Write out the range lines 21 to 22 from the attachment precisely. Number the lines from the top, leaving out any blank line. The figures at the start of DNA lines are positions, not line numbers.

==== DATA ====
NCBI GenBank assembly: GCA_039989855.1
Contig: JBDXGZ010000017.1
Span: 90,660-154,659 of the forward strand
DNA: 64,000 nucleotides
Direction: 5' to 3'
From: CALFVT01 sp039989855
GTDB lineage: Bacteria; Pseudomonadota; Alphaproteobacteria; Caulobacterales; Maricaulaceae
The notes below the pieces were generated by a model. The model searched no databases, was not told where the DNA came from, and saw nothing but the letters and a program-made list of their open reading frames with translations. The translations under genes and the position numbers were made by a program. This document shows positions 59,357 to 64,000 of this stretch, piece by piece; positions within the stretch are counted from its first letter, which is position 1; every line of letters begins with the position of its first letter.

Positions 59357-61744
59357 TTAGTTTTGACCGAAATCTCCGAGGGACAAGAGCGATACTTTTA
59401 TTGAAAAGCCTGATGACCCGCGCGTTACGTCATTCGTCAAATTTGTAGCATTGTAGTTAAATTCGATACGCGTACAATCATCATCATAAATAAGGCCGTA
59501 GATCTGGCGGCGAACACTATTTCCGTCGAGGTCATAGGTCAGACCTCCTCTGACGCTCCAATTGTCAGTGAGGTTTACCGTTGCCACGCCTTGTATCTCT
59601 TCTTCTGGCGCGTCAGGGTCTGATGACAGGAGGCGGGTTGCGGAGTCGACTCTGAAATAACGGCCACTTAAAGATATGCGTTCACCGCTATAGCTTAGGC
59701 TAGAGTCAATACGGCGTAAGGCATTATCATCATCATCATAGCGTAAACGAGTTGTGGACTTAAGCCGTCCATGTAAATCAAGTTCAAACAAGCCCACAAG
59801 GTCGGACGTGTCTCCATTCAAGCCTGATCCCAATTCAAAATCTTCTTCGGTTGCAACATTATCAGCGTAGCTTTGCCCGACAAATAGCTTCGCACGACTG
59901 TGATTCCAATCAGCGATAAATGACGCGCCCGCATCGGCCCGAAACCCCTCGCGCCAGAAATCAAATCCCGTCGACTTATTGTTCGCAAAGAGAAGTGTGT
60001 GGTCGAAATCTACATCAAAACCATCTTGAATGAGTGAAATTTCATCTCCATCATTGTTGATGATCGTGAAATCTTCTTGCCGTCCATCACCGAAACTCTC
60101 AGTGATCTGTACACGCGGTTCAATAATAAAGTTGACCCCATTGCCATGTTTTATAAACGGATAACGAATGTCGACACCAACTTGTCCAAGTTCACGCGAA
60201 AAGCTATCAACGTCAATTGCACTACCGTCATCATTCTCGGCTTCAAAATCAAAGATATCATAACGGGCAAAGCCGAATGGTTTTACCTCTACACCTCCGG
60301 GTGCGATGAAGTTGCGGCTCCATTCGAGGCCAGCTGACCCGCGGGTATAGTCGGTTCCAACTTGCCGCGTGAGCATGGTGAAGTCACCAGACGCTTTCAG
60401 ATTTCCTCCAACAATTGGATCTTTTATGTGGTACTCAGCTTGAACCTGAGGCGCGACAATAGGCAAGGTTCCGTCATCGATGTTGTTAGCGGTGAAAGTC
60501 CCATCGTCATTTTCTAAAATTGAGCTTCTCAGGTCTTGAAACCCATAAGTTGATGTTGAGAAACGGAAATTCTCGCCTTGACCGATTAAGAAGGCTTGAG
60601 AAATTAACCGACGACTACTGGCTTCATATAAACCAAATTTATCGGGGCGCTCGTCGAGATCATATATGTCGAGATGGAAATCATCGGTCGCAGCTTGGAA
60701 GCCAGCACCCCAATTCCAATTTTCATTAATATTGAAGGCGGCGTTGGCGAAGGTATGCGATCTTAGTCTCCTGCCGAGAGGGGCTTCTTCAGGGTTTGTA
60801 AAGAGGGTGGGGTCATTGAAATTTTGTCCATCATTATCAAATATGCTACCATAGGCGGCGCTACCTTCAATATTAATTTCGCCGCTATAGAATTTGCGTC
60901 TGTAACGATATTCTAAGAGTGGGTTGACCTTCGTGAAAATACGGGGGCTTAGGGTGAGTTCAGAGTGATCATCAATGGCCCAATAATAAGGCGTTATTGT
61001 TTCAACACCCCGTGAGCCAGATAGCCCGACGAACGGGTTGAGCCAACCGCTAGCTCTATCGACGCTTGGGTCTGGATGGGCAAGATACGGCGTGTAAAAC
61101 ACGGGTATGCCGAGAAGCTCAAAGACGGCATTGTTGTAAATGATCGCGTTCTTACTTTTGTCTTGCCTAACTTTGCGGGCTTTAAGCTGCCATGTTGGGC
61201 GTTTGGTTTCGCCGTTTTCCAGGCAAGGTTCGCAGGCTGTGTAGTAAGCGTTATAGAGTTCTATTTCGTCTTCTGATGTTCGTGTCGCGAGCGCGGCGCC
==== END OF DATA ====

60401 ATTTCCTCCAACAATTGGATCTTTTATGTGGTACTCAGCTTGAACCTGAGGCGCGACAATAGGCAAGGTTCCGTCATCGATGTTGTTAGCGGTGAAAGTC
60501 CCATCGTCATTTTCTAAAATTGAGCTTCTCAGGTCTTGAAACCCATAAGTTGATGTTGAGAAACGGAAATTCTCGCCTTGACCGATTAAGAAGGCTTGAG